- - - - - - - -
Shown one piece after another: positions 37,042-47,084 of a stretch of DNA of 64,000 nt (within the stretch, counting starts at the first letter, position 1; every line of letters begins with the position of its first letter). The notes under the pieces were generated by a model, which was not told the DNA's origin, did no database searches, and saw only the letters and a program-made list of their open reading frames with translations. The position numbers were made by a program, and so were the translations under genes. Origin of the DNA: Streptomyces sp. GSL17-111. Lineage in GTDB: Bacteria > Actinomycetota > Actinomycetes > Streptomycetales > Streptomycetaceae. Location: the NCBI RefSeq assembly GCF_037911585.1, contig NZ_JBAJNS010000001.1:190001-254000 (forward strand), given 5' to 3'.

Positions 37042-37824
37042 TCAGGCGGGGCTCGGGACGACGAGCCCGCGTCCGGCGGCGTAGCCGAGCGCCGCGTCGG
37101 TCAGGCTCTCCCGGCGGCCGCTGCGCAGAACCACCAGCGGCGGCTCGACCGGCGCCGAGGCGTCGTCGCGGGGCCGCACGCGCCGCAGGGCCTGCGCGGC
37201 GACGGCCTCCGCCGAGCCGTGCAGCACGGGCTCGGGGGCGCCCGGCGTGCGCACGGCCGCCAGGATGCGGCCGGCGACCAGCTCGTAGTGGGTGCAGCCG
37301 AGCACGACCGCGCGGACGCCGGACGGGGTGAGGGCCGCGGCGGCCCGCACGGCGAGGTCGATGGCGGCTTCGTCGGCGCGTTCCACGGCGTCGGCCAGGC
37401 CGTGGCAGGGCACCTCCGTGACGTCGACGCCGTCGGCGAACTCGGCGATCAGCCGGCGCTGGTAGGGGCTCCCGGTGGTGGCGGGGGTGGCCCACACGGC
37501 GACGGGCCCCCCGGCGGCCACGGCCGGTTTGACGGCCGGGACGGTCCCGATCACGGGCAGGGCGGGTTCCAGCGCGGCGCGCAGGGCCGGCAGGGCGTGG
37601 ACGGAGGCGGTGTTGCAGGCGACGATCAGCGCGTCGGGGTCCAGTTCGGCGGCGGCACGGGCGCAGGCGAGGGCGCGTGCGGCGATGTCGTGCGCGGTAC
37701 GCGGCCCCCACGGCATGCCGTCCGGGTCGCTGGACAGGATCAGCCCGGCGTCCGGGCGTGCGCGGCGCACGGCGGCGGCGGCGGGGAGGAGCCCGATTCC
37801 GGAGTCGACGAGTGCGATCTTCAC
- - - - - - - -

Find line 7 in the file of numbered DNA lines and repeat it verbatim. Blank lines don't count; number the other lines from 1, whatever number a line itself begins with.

37401 CGTGGCAGGGCACCTCCGTGACGTCGACGCCGTCGGCGAACTCGGCGATCAGCCGGCGCTGGTAGGGGCTCCCGGTGGTGGCGGGGGTGGCCCACACGGC